Polycystic Ovarian Syndrome
The polycystic ovarian syndrome (PCOS) is a common dysfunction that appears in women at reproductive age. The etiology of this syndrome is still unknown. The PCOS reproductive manifestations include hyperandrogenism, impaired ovulation, amenorrhea, polycystic ovaries and are generally associated with metabolic alterations like insulin resistance, obesity, dyslipemia and a high risk of cardiovascular disease. Therefore, consensus about the main clinic manifestations is needed to diagnose the PCOS, since this syndrome has many associated phenotypes. A recent scientific meeting suggested that the PCOS diagnosis should exclude other hyperandrogenic disorders, thyroid disease or another related disorder. Furthermore, PCOS diagnosis should have at least two of the following three criteria: oligo/anovulation, hyperandrogenism (clinical or biochemical) or polycystic ovary on ultrasonography. There are many phenotypes of this syndrome and the discovery of the DNA genome has allowed the association between the clinical and the genetic basis of the PCOS. This syndrome is associated with genes involved in the biosynthetic pathway of androgens in adrenal and ovarian glands, in the androgen receptor expression and in LH and FSH regulation. The metabolic characteristics of this syndrome may be associated with the expression of metabolic genes, for example, the insulin gene. Nevertheless, the evidence is not enough for a monogenic association; it suggests that PCOS is a polygenic syndrome. The basic research of the PCOS is based on animal models. The neonatal or fetal administration of steroids can affect the metabolic and reproductive axis of the rodents, and scientist can study the basis of the syndrome. Furthermore, for a better approximation at human physiology, there are other models in rhesus monkeys. These researches can study the characteristics of women with PCOS during adulthood with an early modification in hormone levels; it allows us to study the target tissue of hyperandrogenism. Finally, PCOS etiology may include a polygenetic basis that modifies the reproductive and metabolic physiology when it interacts with a specific environment such as fetal hyperandrogenism or insulin resistance.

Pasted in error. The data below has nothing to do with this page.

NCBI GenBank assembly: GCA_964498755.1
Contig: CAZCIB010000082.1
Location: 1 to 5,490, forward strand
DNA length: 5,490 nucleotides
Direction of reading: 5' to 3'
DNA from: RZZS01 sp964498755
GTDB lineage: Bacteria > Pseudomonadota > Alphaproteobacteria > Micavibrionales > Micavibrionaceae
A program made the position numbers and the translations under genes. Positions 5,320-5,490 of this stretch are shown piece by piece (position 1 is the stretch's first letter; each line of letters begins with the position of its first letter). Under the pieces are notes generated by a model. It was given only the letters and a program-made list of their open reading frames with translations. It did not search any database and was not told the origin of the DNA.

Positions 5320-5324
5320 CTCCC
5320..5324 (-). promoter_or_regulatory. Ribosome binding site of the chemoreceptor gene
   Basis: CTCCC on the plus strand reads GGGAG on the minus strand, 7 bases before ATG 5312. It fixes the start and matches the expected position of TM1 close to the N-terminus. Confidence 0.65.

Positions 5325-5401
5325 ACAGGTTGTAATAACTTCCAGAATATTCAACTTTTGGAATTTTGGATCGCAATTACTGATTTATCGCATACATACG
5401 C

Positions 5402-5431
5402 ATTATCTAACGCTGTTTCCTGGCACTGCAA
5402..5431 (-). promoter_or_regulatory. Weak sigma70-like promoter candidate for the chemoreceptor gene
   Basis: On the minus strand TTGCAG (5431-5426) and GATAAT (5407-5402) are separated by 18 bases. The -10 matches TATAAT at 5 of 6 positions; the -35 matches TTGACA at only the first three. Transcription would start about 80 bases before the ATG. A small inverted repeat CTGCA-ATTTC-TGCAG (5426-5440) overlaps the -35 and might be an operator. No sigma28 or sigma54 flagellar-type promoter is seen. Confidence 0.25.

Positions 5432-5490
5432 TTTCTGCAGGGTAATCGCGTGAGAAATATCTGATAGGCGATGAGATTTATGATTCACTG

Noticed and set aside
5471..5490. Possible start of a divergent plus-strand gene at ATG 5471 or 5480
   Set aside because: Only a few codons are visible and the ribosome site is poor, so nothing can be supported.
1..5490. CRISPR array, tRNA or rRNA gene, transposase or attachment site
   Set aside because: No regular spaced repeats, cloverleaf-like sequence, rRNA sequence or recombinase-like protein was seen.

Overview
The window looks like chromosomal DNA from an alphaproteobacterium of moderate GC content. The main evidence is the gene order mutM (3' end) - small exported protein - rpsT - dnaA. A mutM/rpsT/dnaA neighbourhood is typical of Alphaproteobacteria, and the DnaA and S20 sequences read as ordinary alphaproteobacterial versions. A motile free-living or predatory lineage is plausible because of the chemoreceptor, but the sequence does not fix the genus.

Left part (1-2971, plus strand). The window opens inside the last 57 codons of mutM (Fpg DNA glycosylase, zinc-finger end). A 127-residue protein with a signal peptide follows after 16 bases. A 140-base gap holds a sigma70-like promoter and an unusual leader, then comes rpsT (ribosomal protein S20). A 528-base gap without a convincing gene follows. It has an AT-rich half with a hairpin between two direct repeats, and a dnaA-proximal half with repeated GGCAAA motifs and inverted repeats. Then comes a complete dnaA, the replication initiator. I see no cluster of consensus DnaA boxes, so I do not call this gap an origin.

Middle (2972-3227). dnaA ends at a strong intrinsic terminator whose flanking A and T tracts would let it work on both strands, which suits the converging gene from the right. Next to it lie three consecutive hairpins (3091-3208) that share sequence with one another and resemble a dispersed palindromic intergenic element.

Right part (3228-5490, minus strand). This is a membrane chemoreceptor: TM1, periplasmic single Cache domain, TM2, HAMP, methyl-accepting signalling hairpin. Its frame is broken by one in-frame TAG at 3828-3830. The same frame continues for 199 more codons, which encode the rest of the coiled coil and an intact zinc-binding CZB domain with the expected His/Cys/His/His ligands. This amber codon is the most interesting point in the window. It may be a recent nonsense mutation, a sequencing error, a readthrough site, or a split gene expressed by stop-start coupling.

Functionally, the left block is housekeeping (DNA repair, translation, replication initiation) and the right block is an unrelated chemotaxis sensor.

Bibliography:[edit | edit source]
“Review: Fetal Programming of PCOS by androgen Excess: Evidence from experimental, clinical and genetics association studies” Xita, 2006, J. of Clinical Endocrinology and Metabolism.
“Insulin resistance, dyslipemia, and metabolic syndrome in women with PCOS” El-Mazny, 2010, International Journal of Gynecology and Obstetrics